Meet Fotango, a wholly owned subsidiary of Canon Corp., and arguably one of the first users of IBM's SAN File System...
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that's not among traditional high-performance computing environments such as universities and research labs.
Fotango is using SAN FS as the back-end file system for the free Canon Internet Gateway (CIG) service, where users can upload, store, share and buy prints of the digital photos they take with their Canon cameras. In the next five years, Canon anticipates one million European users, each allotted up to 100MB of space. That translates to 100TB of active data--if Canon does not increase users' space allotment.
When Stuart Fox, the infrastructure consultant on the project, started thinking about how to build this site, he didn't think of a clustered SAN file system. At the time, "we were looking for things that we weren't sure existed." Initial estimates of how much capacity they would need were dramatically lower--30TB or so--which "everyone can handle." But "every week, that number would be increased," Fox says. Today, Fox estimates that 1 petabyte is all the online capacity Canon will ever need, both for CIG applications, as well as any other applications they dream up.
They did know what they wanted: data to be online--not off on an optical disk somewhere. They knew "we could never, ever lose data." And they knew they wanted a single file system so that users could share photos with friends and family without having to copy the files. Instead, Fotango could enable sharing with Unix hard links--symbolic links to a single file--which don't work across multiple file systems.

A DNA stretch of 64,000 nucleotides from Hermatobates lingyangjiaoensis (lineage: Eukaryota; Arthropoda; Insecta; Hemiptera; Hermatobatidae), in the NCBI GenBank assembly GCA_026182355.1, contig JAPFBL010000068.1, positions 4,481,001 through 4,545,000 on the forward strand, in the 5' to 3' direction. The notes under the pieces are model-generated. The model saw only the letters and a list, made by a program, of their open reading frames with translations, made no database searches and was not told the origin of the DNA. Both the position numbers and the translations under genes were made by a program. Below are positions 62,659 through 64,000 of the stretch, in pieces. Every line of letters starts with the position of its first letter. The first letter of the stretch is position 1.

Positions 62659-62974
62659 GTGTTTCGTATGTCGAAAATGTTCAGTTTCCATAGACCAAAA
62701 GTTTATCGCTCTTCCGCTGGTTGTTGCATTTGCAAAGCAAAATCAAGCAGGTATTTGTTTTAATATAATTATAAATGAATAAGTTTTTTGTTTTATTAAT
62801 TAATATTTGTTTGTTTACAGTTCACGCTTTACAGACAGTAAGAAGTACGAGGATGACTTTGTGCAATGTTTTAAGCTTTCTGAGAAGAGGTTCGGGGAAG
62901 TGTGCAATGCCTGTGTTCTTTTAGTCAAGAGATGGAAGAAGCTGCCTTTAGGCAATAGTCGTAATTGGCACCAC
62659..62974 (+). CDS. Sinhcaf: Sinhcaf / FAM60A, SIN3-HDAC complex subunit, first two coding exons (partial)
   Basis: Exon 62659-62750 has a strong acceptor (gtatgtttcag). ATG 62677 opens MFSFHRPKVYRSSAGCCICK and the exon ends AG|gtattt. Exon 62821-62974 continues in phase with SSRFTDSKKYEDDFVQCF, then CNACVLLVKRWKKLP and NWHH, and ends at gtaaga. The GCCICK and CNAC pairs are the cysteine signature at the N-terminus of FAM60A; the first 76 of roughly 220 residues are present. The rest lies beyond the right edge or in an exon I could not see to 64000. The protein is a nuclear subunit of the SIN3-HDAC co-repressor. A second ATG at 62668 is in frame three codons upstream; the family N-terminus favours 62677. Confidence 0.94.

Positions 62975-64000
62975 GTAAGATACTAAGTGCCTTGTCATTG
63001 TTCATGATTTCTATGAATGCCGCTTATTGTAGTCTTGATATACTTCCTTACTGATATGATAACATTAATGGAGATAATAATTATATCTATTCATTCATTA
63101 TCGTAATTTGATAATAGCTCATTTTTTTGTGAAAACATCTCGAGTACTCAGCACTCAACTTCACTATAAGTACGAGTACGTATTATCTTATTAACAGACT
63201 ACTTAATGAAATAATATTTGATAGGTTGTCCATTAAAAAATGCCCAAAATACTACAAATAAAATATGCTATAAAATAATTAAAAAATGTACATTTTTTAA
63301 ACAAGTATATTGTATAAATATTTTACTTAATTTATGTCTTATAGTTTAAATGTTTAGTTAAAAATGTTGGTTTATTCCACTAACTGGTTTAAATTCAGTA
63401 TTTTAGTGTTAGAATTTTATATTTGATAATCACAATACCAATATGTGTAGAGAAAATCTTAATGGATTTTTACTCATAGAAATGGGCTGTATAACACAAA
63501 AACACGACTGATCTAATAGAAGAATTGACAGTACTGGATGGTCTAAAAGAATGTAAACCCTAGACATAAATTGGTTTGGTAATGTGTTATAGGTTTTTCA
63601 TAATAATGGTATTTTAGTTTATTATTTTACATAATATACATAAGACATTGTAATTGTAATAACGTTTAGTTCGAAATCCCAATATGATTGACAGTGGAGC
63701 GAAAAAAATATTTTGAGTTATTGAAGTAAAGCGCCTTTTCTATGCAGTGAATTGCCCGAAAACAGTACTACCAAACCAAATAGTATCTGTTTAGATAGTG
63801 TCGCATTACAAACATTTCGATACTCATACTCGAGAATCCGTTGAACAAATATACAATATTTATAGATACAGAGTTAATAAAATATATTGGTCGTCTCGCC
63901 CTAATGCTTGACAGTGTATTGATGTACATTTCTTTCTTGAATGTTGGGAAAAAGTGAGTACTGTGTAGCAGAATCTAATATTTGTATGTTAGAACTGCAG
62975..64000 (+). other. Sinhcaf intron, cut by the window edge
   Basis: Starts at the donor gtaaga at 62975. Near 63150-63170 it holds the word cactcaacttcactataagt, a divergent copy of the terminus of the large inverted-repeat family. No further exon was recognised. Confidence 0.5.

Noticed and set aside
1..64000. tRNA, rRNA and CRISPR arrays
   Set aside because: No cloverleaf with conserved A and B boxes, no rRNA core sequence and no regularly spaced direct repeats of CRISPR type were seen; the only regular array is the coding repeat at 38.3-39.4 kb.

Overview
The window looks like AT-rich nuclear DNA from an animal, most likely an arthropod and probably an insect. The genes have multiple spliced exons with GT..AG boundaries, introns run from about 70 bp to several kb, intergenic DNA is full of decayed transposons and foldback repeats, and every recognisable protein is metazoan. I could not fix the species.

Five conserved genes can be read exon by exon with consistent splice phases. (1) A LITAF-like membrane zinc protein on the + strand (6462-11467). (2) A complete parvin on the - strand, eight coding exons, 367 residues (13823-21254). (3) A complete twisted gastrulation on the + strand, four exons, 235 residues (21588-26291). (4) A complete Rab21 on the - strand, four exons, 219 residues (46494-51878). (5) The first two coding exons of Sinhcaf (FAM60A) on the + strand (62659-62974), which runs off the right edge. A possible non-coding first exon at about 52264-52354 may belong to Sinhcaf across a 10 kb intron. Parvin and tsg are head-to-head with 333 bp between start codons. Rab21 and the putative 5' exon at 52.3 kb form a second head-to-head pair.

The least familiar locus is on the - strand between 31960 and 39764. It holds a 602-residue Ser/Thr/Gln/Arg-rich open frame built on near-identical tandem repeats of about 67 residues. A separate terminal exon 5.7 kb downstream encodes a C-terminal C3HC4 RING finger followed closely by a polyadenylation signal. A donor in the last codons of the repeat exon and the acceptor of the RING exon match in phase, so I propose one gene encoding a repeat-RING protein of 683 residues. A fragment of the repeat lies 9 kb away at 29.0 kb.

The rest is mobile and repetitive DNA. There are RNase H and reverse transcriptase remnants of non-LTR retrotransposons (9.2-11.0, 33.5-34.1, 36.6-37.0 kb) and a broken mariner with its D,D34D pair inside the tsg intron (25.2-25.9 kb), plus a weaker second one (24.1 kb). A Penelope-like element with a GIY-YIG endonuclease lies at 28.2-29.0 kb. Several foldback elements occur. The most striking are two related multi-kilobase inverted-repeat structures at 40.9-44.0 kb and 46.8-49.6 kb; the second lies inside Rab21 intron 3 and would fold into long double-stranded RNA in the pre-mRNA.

In a test to determine how much space they save with hard links, Fotango evaluated 500GB of user data. Initially, Fox believed that approximately 35% of the data was shared, which if expanded, would turn 500GB into 675GB. Instead, 500GB turned into 1.35TB--an increase of 170%! Clearly, "sharing is one of the most popular features on the site," Fox says.
Eventually, Fotango picked IBM as its infrastructure provider, and initially ran GPFS on AIX. As of this month, SAN FS and SAN Volume Controller (SVC) will sit behind 70 or so xSeries application servers. The data resides on a FAStT700 and FAStT200s, but eventually, Fotango will implement storage tiers--a hot, warm and cold pool--where ATA-based storage will house infrequently accessed or old data. "The ability to do policies really sold us on SAN FS," Fox says.
SAN FS has also proved to be stable and very fast, Fox says. "I have a dedicated SAN FS engineer whose only brief from me was 'Break it,' and he couldn't." Furthermore, Fotango has seen 550,000 IOPS on its two-node cluster running SAN FS, as compared to the 125,000 IOPS IBM promised it.